African Finance Corp. will invest in countries disregarded by other companies as part of a plan to double its exposure to the mining industry, the firm’s head of investments said.
The Nigeria-based development-finance firm is mulling mining and refining opportunities in Mali, Burkina Faso, Gabon and the Democratic Republic of Congo. The sector remains attractive despite the U.S.-China trade dispute dragging down global commodity prices, Senior Vice President of Investments Begna Gebreyes said.
AFC is considering investing $500 million in mining and smelting projects to help add value to the resources produced in Africa
AFC currently has about 10% of its long-term assets in mining and will increase that to 20% in three to five years, Gebreyes said in an interview Tuesday on the sidelines of a mining conference in the Nigerian capital, Abuja. At the same time, the company plans to more than double its overall balance sheet to $10 billion by 2025, he said.
“We are not accelerating indiscriminately, we are picking our spots,” Gebreyes said. “We see a lot of great untapped assets in what others may consider unattractive neighborhoods.”
Ultra-low or negative interest rates in developed economies will help sustain gold prices, while a global shift to renewal energy will likely bolster the value of battery minerals such as cobalt, nickel and manganese in coming years, Gebreyes said.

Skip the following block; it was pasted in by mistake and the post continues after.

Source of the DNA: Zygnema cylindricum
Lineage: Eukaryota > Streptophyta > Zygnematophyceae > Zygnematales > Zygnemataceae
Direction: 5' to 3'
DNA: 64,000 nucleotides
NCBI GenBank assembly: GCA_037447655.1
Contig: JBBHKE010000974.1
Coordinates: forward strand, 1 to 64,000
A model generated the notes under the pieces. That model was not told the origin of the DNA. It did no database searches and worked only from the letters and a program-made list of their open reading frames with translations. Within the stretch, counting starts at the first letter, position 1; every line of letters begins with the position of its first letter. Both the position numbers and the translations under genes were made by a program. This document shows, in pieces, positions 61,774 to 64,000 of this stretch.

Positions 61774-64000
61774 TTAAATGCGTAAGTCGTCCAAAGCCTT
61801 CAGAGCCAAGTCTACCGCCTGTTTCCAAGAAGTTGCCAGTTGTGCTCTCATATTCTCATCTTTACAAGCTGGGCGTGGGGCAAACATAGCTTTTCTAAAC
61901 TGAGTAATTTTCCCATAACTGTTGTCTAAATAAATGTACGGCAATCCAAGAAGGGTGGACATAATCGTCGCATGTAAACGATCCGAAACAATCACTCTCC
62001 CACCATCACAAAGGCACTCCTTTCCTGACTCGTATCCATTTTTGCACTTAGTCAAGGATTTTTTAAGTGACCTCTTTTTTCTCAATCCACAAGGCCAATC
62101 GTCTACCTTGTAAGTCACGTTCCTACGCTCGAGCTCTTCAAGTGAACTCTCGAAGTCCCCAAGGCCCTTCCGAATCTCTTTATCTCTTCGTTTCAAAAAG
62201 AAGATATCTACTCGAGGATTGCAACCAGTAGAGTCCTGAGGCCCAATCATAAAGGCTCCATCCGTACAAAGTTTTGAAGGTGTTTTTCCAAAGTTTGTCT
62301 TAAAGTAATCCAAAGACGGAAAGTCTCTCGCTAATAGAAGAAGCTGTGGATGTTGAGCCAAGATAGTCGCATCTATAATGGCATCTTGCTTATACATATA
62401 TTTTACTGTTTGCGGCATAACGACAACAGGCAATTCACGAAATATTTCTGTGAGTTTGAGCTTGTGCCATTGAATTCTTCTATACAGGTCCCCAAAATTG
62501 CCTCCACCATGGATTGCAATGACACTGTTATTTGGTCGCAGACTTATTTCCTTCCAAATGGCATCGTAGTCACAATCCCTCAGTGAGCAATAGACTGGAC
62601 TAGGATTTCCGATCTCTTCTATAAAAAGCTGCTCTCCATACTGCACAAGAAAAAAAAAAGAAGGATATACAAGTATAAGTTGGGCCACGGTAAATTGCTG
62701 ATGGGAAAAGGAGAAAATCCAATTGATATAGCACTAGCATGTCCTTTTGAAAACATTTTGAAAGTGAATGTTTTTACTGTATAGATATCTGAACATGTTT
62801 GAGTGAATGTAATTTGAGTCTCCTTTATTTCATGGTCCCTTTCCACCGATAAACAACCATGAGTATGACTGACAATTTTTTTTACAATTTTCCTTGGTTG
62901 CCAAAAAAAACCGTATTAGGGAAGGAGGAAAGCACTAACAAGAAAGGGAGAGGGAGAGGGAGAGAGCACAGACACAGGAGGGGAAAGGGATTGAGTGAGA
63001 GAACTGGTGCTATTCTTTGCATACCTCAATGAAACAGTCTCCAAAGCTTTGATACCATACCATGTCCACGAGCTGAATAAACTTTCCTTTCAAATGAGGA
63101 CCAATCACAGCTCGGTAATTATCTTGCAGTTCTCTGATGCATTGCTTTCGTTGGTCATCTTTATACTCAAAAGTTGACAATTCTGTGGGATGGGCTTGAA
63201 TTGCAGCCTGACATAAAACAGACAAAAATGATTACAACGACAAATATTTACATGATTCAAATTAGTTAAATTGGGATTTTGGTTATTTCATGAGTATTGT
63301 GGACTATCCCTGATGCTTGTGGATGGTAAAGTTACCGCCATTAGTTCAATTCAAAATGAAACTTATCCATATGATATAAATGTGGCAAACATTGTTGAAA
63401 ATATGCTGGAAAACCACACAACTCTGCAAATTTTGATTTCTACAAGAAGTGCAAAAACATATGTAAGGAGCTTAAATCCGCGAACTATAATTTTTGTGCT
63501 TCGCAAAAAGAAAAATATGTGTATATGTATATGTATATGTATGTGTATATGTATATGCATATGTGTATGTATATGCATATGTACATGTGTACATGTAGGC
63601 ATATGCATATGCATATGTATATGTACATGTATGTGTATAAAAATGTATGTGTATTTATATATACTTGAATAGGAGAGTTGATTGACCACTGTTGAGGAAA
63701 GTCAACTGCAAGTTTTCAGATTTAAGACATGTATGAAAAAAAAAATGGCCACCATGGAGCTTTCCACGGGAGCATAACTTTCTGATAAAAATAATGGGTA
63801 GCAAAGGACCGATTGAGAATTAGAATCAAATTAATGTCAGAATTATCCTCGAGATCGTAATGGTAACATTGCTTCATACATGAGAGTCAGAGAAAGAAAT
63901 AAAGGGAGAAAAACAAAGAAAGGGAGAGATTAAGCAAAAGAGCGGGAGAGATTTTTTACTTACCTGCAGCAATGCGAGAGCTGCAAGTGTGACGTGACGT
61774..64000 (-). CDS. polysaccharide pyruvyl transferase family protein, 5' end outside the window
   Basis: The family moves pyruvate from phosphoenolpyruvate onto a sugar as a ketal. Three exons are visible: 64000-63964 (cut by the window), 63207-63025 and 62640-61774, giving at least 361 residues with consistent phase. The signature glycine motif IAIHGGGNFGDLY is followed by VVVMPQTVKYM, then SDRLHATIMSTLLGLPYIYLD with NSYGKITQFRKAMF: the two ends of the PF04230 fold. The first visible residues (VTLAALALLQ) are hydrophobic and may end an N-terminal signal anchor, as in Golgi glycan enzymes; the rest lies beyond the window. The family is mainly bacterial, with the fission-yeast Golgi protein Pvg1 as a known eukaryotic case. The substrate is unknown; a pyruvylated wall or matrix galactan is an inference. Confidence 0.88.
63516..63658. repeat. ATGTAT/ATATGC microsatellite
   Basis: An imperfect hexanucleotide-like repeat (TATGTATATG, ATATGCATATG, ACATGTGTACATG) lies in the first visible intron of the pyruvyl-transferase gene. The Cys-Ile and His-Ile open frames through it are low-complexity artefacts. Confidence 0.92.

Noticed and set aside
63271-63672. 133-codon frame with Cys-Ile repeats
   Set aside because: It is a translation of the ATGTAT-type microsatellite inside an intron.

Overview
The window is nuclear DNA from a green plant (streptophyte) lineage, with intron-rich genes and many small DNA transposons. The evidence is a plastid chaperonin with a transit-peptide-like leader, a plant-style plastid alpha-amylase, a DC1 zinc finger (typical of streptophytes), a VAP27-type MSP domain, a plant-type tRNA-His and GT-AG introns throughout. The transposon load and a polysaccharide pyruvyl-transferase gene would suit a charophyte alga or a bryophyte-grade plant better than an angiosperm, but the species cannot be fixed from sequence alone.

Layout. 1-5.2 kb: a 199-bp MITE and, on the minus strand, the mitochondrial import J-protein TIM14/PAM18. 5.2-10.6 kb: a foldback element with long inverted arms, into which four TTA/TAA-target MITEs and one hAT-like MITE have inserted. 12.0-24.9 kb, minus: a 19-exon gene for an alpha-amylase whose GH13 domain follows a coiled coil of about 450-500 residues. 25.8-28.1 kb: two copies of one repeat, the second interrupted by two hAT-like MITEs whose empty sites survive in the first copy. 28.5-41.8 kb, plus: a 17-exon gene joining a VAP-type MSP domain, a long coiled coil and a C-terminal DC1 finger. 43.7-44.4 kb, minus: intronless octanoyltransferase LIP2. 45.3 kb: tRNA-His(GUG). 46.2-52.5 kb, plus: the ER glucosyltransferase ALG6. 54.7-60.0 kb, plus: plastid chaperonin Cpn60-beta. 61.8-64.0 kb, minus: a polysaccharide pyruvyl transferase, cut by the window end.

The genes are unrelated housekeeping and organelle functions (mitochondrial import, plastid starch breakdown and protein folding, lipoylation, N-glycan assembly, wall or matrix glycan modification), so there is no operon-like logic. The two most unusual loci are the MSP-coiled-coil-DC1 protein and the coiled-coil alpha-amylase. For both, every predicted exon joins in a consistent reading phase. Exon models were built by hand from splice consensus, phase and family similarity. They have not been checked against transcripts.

AFC is considering investing $500 million in mining and smelting projects to help add value to the resources produced in Africa, said AFC’s head of natural resources, Osam Iyahen. He declined to identify the targets.
The company is also concluding a $78 million debt-equity package with Vancouver-based Thor Explorations Ltd. to develop an advanced gold project in southwest Nigeria in what would be the largest ever investment in the nation’s mining industry, Iyahen said. AFC also plans to create a fund to finance feasibility studies of early-stage Nigerian projects, he said.
Known for its vast oil reserves, Nigeria has large deposits of minerals including iron ore, gold, zinc and lead. The nation doesn’t have any large-scale industrial metal production in a sector that contributes less than 0.1% of gross domestic product, according to the National Bureau of Statistics.